Music
9:58 am
Fri December 27, 2013

How A Hip-Hop Remix Helped Make 'Cruise' The Year's Biggest Country Hit

Originally published on Thu January 2, 2014 12:19 pm

If you listen, even fleetingly, to commercial country music, you've heard the song "Cruise." It set a record this year for most weeks at No. 1 on the country charts — in history. "Cruise" is also the second-most-downloaded country song of all time, and it's expected to top that list soon.

It's by Florida Georgia Line, two young men who've become country superstars in less than a year.

Music critic Jody Rosen, who writes for New York magazine and is a huge fan of commercial country, says he's slightly baffled by the song's success.

"Now, 'Cruise' is one of the biggest hit country songs of all time," Rosen says. "It's a song simply about driving around in your car listening to a song like 'Cruise.' "

John Marks helped break the song. He's in charge of country music programming for Sirius XM.

"We started playing it very early," Marks says. "We started playing it in May 2012. And we played it a lot."

Back then, Florida Georgia Line wasn't yet signed to a label. It hadn't even released a full album. But "Cruise" shot to the top of the charts, and that caught the attention of Nashville's most successful independent label, Big Machine.

Big Machine built its reputation by signing Taylor Swift when she was unknown, as well as Tim McGraw. Label president Scott Borchetta had an idea to make "Cruise" even bigger: Do a remix.

"I said, 'You know, it'd be great if we could find the right hip-hop guy for this — we really could take it over the goal line,' " Borchetta says.

The guy Borchetta got was the rapper Nelly.

"He's sort of a washed-up rapper, but in Nashville it doesn't really matter," Jody Rosen says. "He's exotic simply because he's a rapper."

Exotic enough to help "Cruise" stick around on the country charts — and climb to the pop Top 10 over the summer. Rosen says "Cruise," like other contemporary country songs, incorporates hip-hop and the kind of raucous arena rock that topped the pop charts a few decades ago.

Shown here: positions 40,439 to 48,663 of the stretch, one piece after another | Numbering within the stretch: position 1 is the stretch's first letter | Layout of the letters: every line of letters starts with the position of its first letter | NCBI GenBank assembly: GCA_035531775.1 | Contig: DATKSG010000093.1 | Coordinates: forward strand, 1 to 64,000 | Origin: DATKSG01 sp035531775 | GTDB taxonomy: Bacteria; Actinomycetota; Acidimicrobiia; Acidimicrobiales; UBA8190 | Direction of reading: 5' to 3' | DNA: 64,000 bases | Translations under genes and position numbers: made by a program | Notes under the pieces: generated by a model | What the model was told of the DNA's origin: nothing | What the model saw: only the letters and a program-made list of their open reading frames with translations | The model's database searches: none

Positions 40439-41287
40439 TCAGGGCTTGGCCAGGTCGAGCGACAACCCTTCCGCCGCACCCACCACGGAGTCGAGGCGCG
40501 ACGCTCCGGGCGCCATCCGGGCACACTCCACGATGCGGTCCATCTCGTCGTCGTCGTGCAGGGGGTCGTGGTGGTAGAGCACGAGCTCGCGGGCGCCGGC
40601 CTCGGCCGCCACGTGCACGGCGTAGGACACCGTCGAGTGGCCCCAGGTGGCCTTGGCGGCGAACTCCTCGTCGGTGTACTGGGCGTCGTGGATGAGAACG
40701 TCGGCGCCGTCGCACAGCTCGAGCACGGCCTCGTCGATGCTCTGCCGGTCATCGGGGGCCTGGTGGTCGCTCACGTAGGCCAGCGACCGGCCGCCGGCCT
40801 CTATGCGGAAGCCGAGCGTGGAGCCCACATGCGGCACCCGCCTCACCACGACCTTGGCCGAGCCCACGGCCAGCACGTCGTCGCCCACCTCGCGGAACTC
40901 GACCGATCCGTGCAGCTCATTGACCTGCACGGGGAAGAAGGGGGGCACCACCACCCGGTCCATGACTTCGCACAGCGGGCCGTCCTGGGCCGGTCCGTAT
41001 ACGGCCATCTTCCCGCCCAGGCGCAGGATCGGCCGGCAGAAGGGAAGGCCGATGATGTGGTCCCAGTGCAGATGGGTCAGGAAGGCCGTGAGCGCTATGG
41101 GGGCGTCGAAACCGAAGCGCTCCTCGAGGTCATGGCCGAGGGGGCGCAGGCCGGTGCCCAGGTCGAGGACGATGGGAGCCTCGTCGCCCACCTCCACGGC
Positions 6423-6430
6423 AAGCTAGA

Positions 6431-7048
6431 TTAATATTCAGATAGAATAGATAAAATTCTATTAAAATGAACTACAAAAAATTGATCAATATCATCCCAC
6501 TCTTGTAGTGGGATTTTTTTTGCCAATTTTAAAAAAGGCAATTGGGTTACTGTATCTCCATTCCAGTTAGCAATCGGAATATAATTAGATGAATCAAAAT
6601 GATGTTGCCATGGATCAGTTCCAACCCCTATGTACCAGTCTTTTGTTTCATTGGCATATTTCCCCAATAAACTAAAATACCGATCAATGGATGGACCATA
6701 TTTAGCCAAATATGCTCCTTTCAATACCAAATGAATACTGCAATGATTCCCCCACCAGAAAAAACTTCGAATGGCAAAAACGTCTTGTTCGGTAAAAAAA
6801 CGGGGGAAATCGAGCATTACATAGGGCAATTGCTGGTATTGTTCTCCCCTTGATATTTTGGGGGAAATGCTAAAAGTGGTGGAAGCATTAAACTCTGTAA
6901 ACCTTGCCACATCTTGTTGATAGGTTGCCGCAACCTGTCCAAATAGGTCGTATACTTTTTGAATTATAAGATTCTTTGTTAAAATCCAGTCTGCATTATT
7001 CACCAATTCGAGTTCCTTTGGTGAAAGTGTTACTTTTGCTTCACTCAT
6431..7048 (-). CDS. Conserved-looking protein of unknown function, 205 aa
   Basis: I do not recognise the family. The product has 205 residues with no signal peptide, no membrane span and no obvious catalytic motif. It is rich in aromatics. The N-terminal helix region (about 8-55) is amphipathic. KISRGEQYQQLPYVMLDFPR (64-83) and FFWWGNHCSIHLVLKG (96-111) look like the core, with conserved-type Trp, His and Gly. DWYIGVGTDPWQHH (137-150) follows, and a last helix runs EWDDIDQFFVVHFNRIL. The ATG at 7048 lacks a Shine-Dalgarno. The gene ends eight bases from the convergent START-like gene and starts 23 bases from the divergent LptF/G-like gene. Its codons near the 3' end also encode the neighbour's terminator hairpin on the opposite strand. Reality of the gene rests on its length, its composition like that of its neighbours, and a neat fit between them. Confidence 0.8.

"Its sort of frat-dude music with a twang," he says.

Rosen says he sees "Cruise" as symptomatic of several things happening in Nashville today. First is the rise of what he calls bro country: "There just seems to be so many songs about guys sitting on their tailgate watching their girlfriend dance in Daisy Duke shorts in a field somewhere," he says.

Second, those songs celebrate a very different male character from country's archetypal strong, stoic man, "who has hidden pain, but when he's all alone and when he gets a couple drinks in him, he cracks, right? But right now, these younger guys are just singing a lot about partying."

That trend is impossible to ignore, says Amy Macy, a former Nashville marketing executive, now a professor at Middle Tennessee State University.

"Eight out of the Top 40 titles have some term or reference to alcohol or partying or drinking right now on the charts," Macy says. "That's, what, [nearly] 25 percent of the Top 40."

Some examples: "Drunk Last Night" by the Eli Young Band, "Drink to That All Night" by Jerrod Niemann, "Drink a Beer" by Luke Bryan, "Cold Beer With Your Name on It" by Josh Thompson, and Little Big Town's "Sober" — a song about the opposite of being sober.

Borchetta concedes that Nashville may have a problem.

"Everybody in Nashville must be drinking 24-7," Borchetta says with a laugh. "We're a bunch of drunks down here.

"There's too much, to be honest with you," he adds. "We can't keep talking about Fireball [whiskey] and Coors Light and having the tailgate down, etc. So we'll task our writers and artists to dig a little deeper."

Even if "bro country" won't stick around forever, hits do tend to spawn imitators, Amy Macy says. So until the next big country trend, she says, hold on to your Daisy Dukes.

"Or maybe burn them, is what I say," she says.

Copyright 2014 NPR. To see more, visit http://www.npr.org/.

Transcript

DON GONYEA, HOST:

Now to one of the biggest musical hits of 2013. NPR's Neda Ulaby reports on the meteoric rise of a song that is emblematic of a big trend in country music.

NEDA ULABY, BYLINE: If you listen, even fleetingly to commercial country, you've heard the song "Cruise."

(SOUNDBITE OF SONG, "CRUISE")

FLORIDA GEORGIA LINE: (singing) Baby, it was all...

ULABY: It set a record this year for most weeks at number one on the country charts in history.

(SOUNDBITE OF SONG, 'CRUISE')